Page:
In some of our footage, you can hear just how gleeful we are at the end of the storm as we all regrouped (with Jim Edds and Mark Rackley) in front of the Celtic Ray (where I’ll be tomorrow evening). At the time it didn’t seem so odd, but it was so unique looking back now after so many other intercepts. Not one other time have I been so happy to be through it. Never have I had so much adrenaline pulsing at the conclusion of the storm. The normal mode by the end of a storm is to so exhausted, so drained, so miserable from the salt water, sand blasted, hours (sometimes days) without sleep, that I’m just happy it is over. Not that I’m unhappy, just happy to finally be able to sleep and regain consciousness. Hurricane chasing is normally a dedicated experience, not an adrenaline rush ride. Charley was the exception to the rule.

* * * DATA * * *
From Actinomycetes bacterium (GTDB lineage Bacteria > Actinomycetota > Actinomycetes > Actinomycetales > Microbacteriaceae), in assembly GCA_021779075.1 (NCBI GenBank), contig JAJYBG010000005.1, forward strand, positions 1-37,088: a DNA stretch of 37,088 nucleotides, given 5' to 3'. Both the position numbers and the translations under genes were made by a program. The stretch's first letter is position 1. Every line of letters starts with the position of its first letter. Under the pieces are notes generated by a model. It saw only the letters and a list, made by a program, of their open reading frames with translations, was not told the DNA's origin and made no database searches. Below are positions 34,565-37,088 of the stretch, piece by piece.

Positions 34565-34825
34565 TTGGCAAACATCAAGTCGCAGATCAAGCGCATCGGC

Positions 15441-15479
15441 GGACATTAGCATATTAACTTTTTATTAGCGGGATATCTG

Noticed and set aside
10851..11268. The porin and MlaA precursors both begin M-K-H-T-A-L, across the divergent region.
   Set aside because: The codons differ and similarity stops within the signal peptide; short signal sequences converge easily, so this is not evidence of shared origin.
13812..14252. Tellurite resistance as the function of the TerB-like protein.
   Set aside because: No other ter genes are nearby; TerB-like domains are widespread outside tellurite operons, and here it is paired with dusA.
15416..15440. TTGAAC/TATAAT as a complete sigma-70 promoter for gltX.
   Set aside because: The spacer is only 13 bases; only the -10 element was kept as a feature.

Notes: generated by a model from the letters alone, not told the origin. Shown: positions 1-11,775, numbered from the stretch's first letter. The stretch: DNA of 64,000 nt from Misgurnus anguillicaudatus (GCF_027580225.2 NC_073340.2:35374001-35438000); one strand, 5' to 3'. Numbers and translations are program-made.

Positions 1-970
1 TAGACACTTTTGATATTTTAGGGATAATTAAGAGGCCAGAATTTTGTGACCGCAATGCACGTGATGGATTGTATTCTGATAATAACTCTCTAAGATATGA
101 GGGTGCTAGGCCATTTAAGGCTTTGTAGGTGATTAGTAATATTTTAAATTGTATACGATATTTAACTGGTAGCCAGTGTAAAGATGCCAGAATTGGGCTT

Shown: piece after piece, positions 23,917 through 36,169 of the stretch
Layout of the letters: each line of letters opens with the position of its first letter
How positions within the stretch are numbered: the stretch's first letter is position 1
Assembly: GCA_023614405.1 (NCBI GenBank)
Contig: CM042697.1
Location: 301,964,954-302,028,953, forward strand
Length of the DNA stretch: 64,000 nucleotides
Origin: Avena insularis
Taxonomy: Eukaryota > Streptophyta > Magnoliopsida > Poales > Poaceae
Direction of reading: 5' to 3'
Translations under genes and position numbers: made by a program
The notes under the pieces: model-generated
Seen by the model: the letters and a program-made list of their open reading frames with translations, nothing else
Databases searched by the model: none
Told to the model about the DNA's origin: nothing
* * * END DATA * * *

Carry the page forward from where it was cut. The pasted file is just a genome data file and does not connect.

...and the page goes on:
So tomorrow, I will visit Punta Gorda, spending more time around the city than I have in my other short visits. I will revisit and film many of the areas I was in. Next year, maybe there will be more fanfare with the big 10 year anniversary, but this year, it mostly will be about me getting re-acquainted with the city that I spend many days in after the storm when we were selling the documentary film. Heck, next year it would be fantastic to have everyone back in one place to discuss the storm.